Would You Spend Your Afterlife With This Guy?

Marshall Applewhite, Alias “Do”

We are coming up on one of those sad anniversaries with which our history as a nation is crowded. Twenty years ago, the Heaven’s Gate cult committed mass suicide in a Rancho Santa Fe, California mansion. The members of the cult believed that, in the wake of the comet Hale-Bopp was a spaceship that was going to taken them to heaven. They dressed in black track suits with patches that said “Heaven’s Gate Away Team.” They also wore identical Nike Decade sneakers and took enough amphetamines with vodka to send them into another world, though probably not heaven.

Their leader was one Marshall Applewhite, who went by the name “Do”—and, yes, he did himself in as well. Looking at his picture (above), would you give your life for this obvious flake? Apparently thirty-nine people did, most of them in their forties, at an age when presumably they should have known better.

Logo From the Heaven’s Gate Website

The website of the group is still in existence, maintained by a couple who used to be members, but transgressed by getting married. It has a very 90s look to it, but then the group didn’t survive the decade. According to an article in today’s Los Angeles Times:

Several hundred people joined the group over the years, although the vast majority left for a variety of reasons. Some who left came back. Those who remained to the end were largely longtime devotees. Twenty-one were women, 18 men. They ranged in age from 26 to 72, with more than half in their 40s.

Almost all of them were veteran seekers of spiritual truths, people who had tried other religions, tried tarot cards, tried hallucinogenic drugs.

So when comet Hale-Bopp began to arrive, it was time to check out.

 

Deep in Cinnabon America

Universal City’s City Walk

Universal City’s City Walk

There are parts of Los Angeles that are no really for Angelenos. They are for the Flyover People who come to see a fake-o version of my city. I paid my 35¢ and took the Metro Rail downtown, transferring to the Red Line subway to get me to Universal City. I used to enjoy going there more when Gladstones 4 Fish was located there, but now there are other glitzy (mostly chain) restaurants that promise more than they deliver.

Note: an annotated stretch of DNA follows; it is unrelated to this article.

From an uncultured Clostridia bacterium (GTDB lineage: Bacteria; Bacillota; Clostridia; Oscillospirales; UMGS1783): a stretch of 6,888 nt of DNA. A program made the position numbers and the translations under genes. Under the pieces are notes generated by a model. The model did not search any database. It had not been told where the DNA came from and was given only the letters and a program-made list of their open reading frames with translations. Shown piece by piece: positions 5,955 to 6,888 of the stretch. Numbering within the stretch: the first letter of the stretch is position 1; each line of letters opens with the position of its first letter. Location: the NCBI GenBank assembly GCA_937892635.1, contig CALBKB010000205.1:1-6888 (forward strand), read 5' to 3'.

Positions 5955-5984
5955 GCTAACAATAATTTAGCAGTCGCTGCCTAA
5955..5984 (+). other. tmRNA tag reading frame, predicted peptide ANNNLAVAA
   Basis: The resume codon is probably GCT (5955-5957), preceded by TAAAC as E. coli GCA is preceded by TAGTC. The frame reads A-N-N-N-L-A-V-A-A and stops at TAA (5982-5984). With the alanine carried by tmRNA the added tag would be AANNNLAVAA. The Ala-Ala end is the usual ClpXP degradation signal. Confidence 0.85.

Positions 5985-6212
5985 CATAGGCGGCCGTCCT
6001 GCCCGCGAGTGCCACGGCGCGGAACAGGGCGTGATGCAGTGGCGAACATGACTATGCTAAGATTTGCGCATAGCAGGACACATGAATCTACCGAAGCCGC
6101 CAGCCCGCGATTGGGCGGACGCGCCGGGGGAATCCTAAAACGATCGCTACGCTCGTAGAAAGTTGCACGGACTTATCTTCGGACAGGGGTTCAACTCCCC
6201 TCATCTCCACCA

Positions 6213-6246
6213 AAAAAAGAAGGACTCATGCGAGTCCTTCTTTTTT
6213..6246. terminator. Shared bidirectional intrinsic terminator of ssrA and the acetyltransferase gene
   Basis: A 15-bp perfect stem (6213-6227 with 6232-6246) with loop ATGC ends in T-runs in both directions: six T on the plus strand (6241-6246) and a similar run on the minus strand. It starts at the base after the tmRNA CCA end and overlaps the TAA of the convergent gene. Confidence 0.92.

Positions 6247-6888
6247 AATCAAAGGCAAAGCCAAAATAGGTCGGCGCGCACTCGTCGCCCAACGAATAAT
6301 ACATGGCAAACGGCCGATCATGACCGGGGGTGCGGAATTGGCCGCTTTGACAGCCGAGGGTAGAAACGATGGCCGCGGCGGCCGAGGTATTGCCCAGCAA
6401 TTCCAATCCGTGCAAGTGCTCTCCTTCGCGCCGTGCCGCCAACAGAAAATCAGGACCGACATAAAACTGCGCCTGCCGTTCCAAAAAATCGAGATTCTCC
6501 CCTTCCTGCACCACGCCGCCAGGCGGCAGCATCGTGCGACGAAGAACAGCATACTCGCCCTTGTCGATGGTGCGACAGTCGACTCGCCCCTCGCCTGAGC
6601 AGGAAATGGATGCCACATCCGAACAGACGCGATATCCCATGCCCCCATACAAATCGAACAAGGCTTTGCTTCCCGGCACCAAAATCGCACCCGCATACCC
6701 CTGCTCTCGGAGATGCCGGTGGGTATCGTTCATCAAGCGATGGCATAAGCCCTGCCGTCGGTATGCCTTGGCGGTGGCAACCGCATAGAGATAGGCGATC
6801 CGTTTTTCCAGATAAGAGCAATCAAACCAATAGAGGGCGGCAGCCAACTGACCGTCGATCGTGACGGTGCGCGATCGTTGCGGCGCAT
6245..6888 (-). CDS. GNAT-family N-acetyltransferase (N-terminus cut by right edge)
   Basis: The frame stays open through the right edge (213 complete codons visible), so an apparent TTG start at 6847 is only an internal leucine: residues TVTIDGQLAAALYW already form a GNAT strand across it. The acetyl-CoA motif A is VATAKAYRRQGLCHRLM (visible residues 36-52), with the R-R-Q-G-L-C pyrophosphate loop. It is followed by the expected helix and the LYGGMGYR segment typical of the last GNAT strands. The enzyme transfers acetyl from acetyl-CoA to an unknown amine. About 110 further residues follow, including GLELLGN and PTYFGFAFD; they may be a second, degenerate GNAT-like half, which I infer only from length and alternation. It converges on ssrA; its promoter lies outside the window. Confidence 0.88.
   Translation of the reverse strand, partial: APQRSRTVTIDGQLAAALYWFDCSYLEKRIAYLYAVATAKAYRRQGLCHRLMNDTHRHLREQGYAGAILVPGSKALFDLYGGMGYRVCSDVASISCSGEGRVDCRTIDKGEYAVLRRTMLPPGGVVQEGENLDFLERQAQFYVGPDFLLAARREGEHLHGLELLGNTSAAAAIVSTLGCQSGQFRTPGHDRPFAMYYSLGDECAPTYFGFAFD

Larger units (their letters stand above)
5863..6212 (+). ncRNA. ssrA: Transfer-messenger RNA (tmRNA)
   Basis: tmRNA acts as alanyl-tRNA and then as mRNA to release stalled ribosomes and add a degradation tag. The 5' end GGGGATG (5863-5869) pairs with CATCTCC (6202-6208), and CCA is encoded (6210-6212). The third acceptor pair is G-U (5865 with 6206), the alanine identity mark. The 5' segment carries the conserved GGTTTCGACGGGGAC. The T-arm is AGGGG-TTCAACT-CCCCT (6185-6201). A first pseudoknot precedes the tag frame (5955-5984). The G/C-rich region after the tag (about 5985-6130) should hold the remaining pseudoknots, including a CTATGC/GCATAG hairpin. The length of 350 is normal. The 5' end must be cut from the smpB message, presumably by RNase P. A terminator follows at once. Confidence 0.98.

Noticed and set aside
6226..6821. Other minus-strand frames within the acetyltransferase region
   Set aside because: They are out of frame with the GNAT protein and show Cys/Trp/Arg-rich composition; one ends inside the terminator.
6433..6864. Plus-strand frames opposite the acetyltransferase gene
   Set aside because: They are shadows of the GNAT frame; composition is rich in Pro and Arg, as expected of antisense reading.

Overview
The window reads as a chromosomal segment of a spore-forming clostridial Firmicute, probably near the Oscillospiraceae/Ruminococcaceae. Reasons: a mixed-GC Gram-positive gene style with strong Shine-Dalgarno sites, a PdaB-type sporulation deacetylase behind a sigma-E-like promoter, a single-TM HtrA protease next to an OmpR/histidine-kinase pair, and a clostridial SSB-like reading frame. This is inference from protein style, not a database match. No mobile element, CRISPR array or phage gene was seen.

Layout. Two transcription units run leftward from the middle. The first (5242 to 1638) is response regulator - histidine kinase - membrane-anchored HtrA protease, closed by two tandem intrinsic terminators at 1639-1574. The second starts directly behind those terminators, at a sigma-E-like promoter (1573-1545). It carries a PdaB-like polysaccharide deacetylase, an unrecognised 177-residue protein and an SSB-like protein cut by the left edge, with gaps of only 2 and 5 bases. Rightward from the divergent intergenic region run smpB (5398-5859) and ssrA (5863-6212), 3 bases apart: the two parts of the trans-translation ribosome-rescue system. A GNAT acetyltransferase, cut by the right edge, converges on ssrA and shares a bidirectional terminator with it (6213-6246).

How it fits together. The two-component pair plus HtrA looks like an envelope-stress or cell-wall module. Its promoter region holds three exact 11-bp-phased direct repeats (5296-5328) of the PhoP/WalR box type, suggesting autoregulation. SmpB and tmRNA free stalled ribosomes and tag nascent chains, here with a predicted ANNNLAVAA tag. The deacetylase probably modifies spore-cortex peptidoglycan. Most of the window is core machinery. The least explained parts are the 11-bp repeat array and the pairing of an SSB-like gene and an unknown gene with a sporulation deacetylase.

The whole place was crawling with tourists, including many Chinese and Japanese who were taking cellphone photographs of everything. I had a decent Smokehouse Burger at Johnny Rocket’s, and wandered around seeing the sights. In my hands was a book, Hunter S. Thompson’s Generation of Swine about the craziness of the 1980s. Well, Thompson is gone now, but things are crazier than ever. For one thing, I was probably the only person in the place who was carrying a book. Everybody else was playing with their smart phones, taking pictures of the sights, and of each other, proving conclusively that they were in striking distance of the sights.

I am of an age which confers a certain degree of invisibility. I have no tattoos, no beard, no wrinkled camouflage shorts with dozens of pockets, no smart phone. I felt like some ancient saurian dripping with mud that had just crawled out of a primitive past. But then, did I have anything in common with the scads of tourists? Not really, nor did I have anything against them. We were just inhabiting different planes of existence.

In the end, I felt good about myself. I felt I had nothing to prove. I left my camera at home, and didn’t take any pictures with my flip phone. I did read a few chapters of Hunter Thompson, and I felt that was good.

 

 

Camellias Are My Life

Red Camellia Blossom at Descanso Gardens

Red Camellia Blossom at Descanso Gardens

Yesterday, Martine and I visited Descanso Gardens in La Cañada-Flintridge. At this time of year, the garden is still pretty dead—except for the camellias. The blossom above, fo example, caught my eye.

The title of this post refers not only to the flowers, which are stunning, but also to the fact that I am addicted to the Camellia sinensis, which is the scientific name for tea. I do not drink coffee, and I don’t particularly like carbonated beverages. In this cold month of January, I make a pot of Indian black tea every morning. I drink the tea hot for breakfast and iced for dinner and as a snack. Other than water, that’s about all I drink, ever. I might have a beer when it gets really hot, but no more than a dozen or so times a year.

The camellias at Descanso this time of year are Camellia japonicas, though there are a couple of other species, such as reticulata and sasanqua are also to be found. What makes Descanso’s collection unique is that they are protected by a large forest of California Live Oaks (Quercus agrifolia)—protected in the sense that camellias usually do not like direct sunlight.

Some of the Oak Forest at Descanso